Jake Heaps finished his true freshman season going 6-2 in the last eight games (6-4 total as starting QB) including his offensive MVP performance in the New Mexico Bowl. The Heaps-led Cougars look to pick up right where they left off in 2011 as they enter their first season as an Independent football program. “There are so many things that are different this year from last year” said Heaps at BYU Media Day and he is correct.
He spoke of what it will be like to be independent and no longer in a conference as reported by Gordon Monson of the Salt Lake Tribune: “There’s a lot of growth that I’ll go through. I have to work on all the stuff, but I feel very comfortable with the offense. We’re not on a pedestal, but we know what we’re capable of. We have a strong belief in what we can do. We’re not playing for a conference championship. We’re playing for a national championship. …”
Sure that’s a bold statement but he is right and all of Cougar nation is buying into independence. Lets take a look at the roster of the first ever independent BYU Cougars football team coached by Bronco Mendenhall. New offensive coordinator Brandon Doman has his work cut out for him, but he has the personnel necessary for success. Lets start with the quarterbacks.
Quarterbacks: 2010 began without an official starter. Riley Nelson was splitting the reps in practice with Jake Heaps and the two of them were swapping series’ in the games until the other threw an interception. At that point the other quarterback was given the reigns … unless he threw an interception. After getting throttled at Florida State in week three, Nelson, who is more of a mobile running quarterback, suffered a season ending shoulder injury to his non throwing shoulder giving Heaps the starting nod the rest of the way.
We all know how 2010 finished with Jake at the helm but Nelson is still a play-maker and has the attitude of a leader which is a great commodity for a football team. I don’t think he will be seen as much as he was in the first three games of last season. Expect to see Riley to come in during certain situations as an option running quarterback via a wildcat formation or who knows … maybe he’ll throw a few in the pro-style sets. Doman isn’t giving away anything as to how Nelson will be used. So it remains a mystery other than … expect to see him.
When Nelson went down for the season, Matt Marshall was running the wildcat formation and didn’t do a bad job either. However, I don’t expect we will see him that much with Nelson healthy. Also, James Lark got to see some time a couple of games after Nelson was sidelined.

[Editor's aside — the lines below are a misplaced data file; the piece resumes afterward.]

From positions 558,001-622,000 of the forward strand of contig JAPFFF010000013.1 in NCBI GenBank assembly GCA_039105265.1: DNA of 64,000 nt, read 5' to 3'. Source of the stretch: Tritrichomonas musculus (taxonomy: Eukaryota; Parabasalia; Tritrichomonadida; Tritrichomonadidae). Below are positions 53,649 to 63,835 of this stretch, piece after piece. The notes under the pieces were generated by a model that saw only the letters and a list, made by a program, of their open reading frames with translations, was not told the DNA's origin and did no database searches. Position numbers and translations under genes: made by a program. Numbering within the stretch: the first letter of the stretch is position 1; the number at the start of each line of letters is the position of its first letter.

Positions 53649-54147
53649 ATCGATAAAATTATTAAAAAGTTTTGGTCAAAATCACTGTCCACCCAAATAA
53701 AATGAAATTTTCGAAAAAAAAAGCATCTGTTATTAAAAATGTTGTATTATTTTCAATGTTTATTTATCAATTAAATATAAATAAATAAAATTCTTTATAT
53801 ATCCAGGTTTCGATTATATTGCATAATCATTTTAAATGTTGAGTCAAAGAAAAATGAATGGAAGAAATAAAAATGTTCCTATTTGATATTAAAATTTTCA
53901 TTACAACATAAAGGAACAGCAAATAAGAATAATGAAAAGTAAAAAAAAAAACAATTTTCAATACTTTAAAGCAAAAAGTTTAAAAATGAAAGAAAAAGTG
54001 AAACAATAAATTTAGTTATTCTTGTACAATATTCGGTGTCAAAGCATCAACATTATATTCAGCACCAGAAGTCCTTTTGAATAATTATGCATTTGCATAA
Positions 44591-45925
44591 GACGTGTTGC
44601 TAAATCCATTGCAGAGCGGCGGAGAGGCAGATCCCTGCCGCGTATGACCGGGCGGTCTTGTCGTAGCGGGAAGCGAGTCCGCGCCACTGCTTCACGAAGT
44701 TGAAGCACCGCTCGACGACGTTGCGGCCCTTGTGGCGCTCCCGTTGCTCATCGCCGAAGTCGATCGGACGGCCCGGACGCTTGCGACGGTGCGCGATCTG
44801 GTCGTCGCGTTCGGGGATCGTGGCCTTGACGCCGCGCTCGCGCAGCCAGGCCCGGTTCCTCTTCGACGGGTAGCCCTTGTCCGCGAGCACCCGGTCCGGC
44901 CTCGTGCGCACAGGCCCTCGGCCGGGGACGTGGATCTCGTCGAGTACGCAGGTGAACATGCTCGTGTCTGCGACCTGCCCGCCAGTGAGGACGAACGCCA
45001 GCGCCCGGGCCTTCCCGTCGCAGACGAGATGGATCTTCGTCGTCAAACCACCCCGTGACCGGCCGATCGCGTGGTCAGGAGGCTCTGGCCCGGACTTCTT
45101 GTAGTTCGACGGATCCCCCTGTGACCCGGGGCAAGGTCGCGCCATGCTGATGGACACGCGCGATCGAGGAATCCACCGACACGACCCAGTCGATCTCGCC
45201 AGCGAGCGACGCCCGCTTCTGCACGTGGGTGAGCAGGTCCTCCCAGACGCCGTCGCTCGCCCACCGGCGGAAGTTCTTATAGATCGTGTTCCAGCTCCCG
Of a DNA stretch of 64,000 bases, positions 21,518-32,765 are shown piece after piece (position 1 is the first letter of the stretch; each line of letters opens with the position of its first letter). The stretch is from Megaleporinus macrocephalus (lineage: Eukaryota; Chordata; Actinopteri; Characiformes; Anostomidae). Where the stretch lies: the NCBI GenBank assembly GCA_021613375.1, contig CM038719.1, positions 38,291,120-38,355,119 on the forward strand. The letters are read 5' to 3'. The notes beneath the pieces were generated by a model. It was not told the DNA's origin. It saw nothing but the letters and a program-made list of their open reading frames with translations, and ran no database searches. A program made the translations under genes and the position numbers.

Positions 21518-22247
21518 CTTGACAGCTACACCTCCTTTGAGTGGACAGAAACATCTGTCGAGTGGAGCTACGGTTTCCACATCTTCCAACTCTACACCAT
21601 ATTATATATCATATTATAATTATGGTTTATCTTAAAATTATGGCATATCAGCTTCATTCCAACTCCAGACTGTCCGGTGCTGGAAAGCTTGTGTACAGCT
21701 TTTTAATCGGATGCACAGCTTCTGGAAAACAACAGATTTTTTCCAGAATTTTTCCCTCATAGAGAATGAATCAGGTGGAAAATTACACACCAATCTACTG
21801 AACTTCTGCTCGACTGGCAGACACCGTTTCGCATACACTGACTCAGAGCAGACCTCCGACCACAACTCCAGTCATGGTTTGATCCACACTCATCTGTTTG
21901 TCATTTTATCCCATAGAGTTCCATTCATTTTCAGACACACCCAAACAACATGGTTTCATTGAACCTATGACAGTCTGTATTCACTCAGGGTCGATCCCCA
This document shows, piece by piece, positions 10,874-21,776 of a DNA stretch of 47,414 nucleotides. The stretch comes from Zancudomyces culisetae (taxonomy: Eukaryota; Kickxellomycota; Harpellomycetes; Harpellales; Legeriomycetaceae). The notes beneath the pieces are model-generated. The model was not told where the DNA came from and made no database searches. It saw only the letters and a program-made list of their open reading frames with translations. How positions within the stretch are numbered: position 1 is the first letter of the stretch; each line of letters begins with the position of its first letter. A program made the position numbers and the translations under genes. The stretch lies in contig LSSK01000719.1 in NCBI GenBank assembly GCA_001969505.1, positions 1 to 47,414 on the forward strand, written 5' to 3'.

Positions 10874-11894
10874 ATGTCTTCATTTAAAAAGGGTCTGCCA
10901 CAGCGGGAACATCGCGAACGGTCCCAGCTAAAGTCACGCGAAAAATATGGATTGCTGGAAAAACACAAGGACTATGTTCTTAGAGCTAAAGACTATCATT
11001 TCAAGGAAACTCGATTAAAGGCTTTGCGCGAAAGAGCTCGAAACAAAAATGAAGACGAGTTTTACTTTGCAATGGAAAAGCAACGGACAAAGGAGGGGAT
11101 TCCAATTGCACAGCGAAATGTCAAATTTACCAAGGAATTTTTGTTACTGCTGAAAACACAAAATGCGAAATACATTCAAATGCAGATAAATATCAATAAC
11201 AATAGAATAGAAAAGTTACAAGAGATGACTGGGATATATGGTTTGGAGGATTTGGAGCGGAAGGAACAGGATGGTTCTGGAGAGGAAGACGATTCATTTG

There will be a new offense. The Cougars are switching to the pro-style to cater to Jake’s abilities. Perhaps he’ll be the next All-American since Steve Sarkisian in ’96 like many are touting him to be. Heaps broke every freshman quarterback record at the Y and the hopes are high for more to come. To vastly understate it, the future is bright with Heaps as the main man for the offense of the Cougars.
The depth chart:
1 #9 Jake Heaps So. 6’1, 205
2 #13 Riley Nelson Jr. 6’0, 201
3 #3 James Lark Jr. 6’2, 202
4 #12 Jason Munns So. 6’5, 254
Offensive Line: BYU almost lost their starting left tackle Matt Reynolds to the NFL draft but thanks to the lockout he decided to return for his senior season. He is a potential first rounder for next years draft. That’s a great insurance policy for Jake Heaps to have protecting him. In fact, the O-Line is, like most years, the deepest offensive position for the Cougars.
Other returners are center Terence Brown, left guard Braden Hansen and right tackle Braden Brown. Matt is joined by his brother Houston who could very well be the sixth man on the line. He’ll likely see the most time as the back up center. Also, Ryker Matthews a true freshman who was a highly touted recruit out of American Fork High School (Utah) last year could see a lot of playing time as well. With a lot of experience and only two seniors (M. Reyonlds & T. Brown) look for the O-Line to continue to be the position with the most depth for BYU.
The depth chart
RG 1) #71 Walter Kahaiali’i Jr. 6’3, 334. 2) #62 Marco Thorson Sr. 6’3, 327
LG 1) #76 Braden Hansen Jr. 6’6, 310. 2) #79 Manaaki Vaitai So. 6’3, 300
C 1) #60 Terrence Brown Sr. 6’4, 330. 2) #78 Houston Reynolds So. 6’2, 308
RT 1) #75 Braden Brown Jr. 6’6, 300. 2) #74 Brock Stringham Fr. 6’5, 280
LT 1) #70 Matt Reynolds Sr. 6’6, 322. 2) #72 Ryker Matthews Fr. 6’6, 285
Running Backs: 2011 could see the best lineup of ball carriers for the Cougars than any other season. There are three main returners in JJ DiLuigi, Brian Kariya, and Joshua “Juice” Quezada. DiLuigi is more of a finesse back who could very likely get the most carries but he’s also a dangerous threat to defenses with his ability of catching the ball out of the backfield.